World Health Organization: Japan Nuclear Accident No Worse
An increase in the severity level of Japan's nuclear accident does not mean the public health risk is any worse or that the disaster resembles Chernobyl in 1986, global expert bodies said on Tuesday.
"Our public health assessment is the same today as it was yesterday," World Health Organization spokesman Gregory Hartl told Reuters, explaining that the higher rating was the result of combining the amounts of radiation leaking from three reactors and counting them as a single incident.
"At the moment there is very little public health risk outside the 30-km (evacuation) zone."
Hartl said the Japanese authorities now had much more information than in the immediate aftermath of the disastrous quake and tsunami that smashed the Fukushima plant in northeast Japan on March 11.
"They are looking at the cumulative dose, but again this is at the reactor itself," he said. "Remember there is no one left ... around the reactor, it has been evacuated."
Separately, the International Atomic Energy Agency said the decision to raise the severity level at Fukushima to the highest rating of 7 from 5 previously did not mean the disaster was comparable to Chernobyl -- the worst nuclear power accident in history -- which was also a 7.
"The Fukushima accident and Chernobyl are very different. Chernobyl had a reactor in power. It was a huge explosion, a power explosion, and then you had a huge graphite fire for a number of days," Deputy Director General Denis Flory told a news conference.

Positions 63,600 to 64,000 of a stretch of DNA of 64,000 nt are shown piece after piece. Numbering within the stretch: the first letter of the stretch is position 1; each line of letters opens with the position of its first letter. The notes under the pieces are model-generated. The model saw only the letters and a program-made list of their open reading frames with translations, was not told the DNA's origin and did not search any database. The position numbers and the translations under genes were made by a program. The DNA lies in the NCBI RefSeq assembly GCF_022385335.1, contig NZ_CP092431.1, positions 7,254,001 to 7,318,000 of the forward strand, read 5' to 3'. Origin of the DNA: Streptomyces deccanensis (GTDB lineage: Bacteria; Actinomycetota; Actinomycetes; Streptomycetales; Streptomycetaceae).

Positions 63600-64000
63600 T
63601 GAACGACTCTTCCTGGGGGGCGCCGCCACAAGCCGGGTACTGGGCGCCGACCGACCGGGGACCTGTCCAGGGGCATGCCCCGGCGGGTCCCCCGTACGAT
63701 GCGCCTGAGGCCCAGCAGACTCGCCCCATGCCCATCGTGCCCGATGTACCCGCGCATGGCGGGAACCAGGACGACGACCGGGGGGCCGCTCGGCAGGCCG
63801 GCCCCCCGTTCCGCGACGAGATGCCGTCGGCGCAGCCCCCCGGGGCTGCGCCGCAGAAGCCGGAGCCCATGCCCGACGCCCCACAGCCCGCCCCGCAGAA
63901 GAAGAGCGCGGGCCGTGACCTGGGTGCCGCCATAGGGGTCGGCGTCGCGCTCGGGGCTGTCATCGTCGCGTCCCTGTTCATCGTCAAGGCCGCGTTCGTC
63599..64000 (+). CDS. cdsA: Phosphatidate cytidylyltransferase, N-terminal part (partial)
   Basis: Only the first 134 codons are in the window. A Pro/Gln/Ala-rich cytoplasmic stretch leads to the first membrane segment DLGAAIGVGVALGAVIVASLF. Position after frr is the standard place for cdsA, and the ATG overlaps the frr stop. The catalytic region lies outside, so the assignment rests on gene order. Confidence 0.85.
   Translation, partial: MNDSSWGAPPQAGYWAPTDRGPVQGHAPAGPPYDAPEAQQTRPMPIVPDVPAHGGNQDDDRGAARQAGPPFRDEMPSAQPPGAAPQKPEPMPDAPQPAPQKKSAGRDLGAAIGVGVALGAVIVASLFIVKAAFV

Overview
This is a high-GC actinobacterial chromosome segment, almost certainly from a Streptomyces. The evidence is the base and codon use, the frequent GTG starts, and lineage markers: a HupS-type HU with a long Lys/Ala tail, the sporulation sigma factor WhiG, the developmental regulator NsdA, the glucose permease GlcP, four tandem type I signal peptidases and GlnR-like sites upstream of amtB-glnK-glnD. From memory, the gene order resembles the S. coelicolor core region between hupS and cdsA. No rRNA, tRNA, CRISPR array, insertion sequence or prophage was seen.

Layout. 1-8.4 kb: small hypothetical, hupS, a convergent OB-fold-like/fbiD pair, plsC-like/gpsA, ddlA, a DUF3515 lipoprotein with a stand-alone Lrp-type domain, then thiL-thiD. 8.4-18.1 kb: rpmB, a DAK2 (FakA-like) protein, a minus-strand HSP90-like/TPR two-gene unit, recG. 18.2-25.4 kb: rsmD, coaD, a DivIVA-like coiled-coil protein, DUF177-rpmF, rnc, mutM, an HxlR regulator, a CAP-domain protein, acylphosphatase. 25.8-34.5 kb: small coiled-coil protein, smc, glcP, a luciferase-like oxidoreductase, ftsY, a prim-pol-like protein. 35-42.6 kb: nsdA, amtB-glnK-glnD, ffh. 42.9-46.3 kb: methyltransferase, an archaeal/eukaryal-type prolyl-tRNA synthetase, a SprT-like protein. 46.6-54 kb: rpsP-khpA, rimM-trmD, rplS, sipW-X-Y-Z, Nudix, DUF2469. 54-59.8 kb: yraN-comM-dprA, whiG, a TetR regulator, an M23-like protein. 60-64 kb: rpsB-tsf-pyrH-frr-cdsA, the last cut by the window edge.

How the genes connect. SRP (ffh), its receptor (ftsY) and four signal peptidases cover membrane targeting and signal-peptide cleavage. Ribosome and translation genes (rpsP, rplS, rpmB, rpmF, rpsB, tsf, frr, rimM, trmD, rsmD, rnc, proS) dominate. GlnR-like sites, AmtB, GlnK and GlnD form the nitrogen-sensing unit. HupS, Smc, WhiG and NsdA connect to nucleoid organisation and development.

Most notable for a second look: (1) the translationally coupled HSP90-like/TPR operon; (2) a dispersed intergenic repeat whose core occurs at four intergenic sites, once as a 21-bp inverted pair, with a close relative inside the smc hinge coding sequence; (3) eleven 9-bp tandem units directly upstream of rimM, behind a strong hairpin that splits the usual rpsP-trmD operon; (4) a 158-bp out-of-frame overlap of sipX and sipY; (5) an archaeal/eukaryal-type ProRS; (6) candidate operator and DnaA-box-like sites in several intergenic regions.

"Also (Chernobyl had) the power to move all this radioactivity in the high atmosphere and then spread it all around the earth."
At Fukushima, the reactors shut down when the earthquake hit and the pressure vessels housing them did not blow up, said Flory, who is in charge of nuclear safety.
He also defended Japan's response to the crisis, saying it did not matter that the severity level had been raised only a month after the accident because this had not stopped authorities acting to protect people and the environment.
Japanese officials said earlier on Tuesday that it had taken them time to measure radiation from the plant. They too said the change to the rating did not mean the situation had suddenly become more critical.
Also on Tuesday, a Romanian laboratory said it had found traces of radioactive particles believed to have come from the Fukushima plant in rainwater and sheep milk in the centre of the country.
Romanian researchers said they had found trace amounts of iodine-131, though below levels of concern for human health, state news agency Agerpres said.